Remote (virtualized) CW

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Remote (virtualized) CW

Postby w-u-2-o » Sat Jun 15, 2019 2:05 pm

Remote/virtualized CW: running CW by connecting a key to your PC and listening to audio on your PC via VAC.

It has long been believed that remote/virtualized CW is not possible due to high signal latencies in a virtualized environment. However, this is not strictly true any longer. Remote CW with PowerSDR and Thetis ranges from "merely doable" to "provides perfect QSK performance", depending upon your operating environment.

Hardware requirements:

- Key or paddle
- 9 pin serial port (USB, built-in or PCIE card)
- Cable between key or paddle and the serial port
- Speakers connected to your PC
- Code oscillator (optional and/or not required--see below)
- ASIO-capable sound interface (highly desirable, required for QSK with Protocol 2)

Connecting the key or paddle:

Method 1, paddle/iambic key,
- In Setup > DSP > CW set Primary to COMx and Secondary to None.
- Attach the DIT connection to the DSR input on pin 6
- Attach the DAH connection to the CTS input on pin 8
- You can use usually use the RTS output on pin 7 as the common connection, the DTR output on pin 4 can also be used.

Method 2, straight key or external keyer output,
- In Setup > DSP > CW set Secondary to COMx and Primary to Radio or None
- In Setup > DSP > CW set PTT Line to None and Key Line to RTS
- Attach the key across the RTS output on pin 7 and the CTS input on pin 8
- (Alternate arrangement: set Key Line to DTR, attach key across DTR output on pin 4 and DSR input on pin 6)

Connecting speakers:

See my VAC tutorial here:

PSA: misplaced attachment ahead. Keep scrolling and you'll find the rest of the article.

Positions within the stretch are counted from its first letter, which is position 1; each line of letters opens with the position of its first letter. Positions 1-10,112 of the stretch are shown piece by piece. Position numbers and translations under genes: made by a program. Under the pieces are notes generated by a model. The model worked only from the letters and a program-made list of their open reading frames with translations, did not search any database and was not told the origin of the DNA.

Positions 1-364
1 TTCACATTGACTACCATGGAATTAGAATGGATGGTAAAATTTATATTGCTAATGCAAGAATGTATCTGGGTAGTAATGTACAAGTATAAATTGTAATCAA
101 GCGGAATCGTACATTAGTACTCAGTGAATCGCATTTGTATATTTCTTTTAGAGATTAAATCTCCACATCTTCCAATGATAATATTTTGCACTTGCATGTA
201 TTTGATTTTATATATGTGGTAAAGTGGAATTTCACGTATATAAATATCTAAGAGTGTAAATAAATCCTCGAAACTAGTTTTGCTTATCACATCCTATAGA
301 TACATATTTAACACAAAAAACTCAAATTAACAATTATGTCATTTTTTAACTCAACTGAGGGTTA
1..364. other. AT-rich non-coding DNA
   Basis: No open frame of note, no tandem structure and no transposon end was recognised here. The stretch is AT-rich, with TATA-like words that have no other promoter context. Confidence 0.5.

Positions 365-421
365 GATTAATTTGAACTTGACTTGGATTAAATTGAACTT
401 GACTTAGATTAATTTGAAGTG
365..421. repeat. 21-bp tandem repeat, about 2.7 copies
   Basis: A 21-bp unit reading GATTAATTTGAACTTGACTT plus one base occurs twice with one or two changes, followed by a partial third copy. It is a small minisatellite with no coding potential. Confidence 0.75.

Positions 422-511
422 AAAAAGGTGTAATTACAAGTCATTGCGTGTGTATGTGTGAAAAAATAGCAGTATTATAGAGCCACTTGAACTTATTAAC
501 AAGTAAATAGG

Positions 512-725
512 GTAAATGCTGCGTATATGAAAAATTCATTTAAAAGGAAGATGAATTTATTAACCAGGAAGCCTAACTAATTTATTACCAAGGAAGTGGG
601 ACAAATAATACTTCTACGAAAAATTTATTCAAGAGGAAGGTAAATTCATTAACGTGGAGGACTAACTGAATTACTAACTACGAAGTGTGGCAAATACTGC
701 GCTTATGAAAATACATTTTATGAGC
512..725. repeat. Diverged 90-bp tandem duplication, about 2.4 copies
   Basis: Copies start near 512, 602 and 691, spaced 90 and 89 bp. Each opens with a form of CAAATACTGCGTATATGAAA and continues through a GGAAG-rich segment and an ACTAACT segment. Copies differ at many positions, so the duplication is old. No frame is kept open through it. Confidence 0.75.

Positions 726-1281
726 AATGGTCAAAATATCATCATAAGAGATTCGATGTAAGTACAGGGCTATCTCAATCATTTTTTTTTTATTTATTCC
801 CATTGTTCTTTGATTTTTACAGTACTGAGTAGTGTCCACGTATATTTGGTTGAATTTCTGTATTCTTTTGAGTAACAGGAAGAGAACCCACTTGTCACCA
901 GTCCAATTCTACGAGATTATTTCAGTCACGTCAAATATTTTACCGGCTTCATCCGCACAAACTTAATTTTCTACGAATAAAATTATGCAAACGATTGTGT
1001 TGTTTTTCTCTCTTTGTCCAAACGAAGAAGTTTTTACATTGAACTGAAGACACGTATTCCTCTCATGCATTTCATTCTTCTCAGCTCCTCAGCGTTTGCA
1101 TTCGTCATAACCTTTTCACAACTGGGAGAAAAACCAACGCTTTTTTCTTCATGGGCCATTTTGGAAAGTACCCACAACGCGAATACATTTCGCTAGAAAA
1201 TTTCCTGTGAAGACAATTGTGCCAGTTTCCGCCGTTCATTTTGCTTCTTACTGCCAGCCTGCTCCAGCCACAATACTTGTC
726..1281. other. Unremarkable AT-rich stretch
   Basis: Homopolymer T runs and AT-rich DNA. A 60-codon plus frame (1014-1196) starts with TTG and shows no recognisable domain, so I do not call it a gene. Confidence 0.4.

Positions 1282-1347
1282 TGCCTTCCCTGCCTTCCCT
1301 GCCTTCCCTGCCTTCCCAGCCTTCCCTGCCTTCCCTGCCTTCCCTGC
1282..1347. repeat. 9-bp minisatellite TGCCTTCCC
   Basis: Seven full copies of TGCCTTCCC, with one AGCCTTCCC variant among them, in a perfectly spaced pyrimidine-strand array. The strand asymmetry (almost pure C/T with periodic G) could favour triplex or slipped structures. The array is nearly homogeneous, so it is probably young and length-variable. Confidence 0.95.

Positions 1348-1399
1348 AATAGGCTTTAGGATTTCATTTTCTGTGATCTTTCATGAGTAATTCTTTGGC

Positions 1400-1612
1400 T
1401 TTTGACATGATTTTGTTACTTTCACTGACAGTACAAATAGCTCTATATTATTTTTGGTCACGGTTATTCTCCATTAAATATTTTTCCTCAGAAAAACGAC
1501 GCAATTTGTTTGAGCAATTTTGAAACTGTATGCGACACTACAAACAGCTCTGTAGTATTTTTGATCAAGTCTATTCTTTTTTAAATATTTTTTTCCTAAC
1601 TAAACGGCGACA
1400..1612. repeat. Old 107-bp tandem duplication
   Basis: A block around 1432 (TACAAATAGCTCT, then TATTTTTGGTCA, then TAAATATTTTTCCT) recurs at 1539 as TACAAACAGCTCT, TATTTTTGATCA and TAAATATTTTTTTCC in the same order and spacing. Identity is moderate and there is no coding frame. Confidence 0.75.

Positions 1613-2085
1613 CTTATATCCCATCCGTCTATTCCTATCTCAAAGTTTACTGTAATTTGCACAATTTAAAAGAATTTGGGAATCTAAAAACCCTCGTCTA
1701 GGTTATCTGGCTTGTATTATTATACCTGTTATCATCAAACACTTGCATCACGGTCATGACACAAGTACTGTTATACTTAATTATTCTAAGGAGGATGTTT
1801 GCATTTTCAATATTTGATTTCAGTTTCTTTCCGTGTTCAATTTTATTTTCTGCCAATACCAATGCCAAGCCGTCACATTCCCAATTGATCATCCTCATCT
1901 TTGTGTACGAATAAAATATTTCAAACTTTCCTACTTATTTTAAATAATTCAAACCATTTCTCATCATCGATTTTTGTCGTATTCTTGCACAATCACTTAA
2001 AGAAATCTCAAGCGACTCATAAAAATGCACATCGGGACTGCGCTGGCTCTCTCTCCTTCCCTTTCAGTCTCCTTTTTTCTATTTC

For optimum performance you want to use an audio interface that supports the high-speed ASIO audio driver. A very good choice is the Behringer UMC202HD, which seems to have the most stable drivers and is at a compelling price point, but there are many other choices. You must spend quality time tweaking your buffer and buffer latency settings to the minimum possible on your system. With Protocol 2 and ASIO always set the PortAudio settings to zero. You also must use either the low latency filter setting (any size) or a linear phase filter of no larger than 1024.

For QSK under Protocol 2 an ASIO interface is mandatory. Normal Windows sound drivers are just too slow.

Configurations vs. available perfomance (PowerSDR implies Protocol 1 firmware, Thetis implies Protocol 2 firmware):

PowerSDR with normal Windows sound drivers--you can send and receive, but latency is pretty bad. No QSK. There will be no sidetone unless you attach a code oscillator right to the key or paddle.

PowerSDR with ASIO sound drivers and interface--with properly adjusted driver and VAC settings, perfect performance. No QSK. Again, if you want sidetone you have to generate it locally yourself the old fashioned way, with a separate code oscillator.

Thetis with the new QSK feature turned off and normal Windows sound drivers--same as for PowerSDR above.

The following configurations require ANAN-200D, 7000 or 8000 series radio hardware.

Thetis with the new QSK feature turned on and Windows sound drivers--too frustrating to use due to latency, not recommended.

Thetis with the new QSK feature turned on with ASIO sound drivers and interface--with a properly adjusted driver and VAC settings, perfect QSK performance. And perfect sidetone is obtained from your own signal coming back into the radio full duplex.

Thanks to recent work by W1PA (software) and N1GP (firmware), this last configuration is really a stellar performer. Set up properly you will enjoy using it quite a bit! :)


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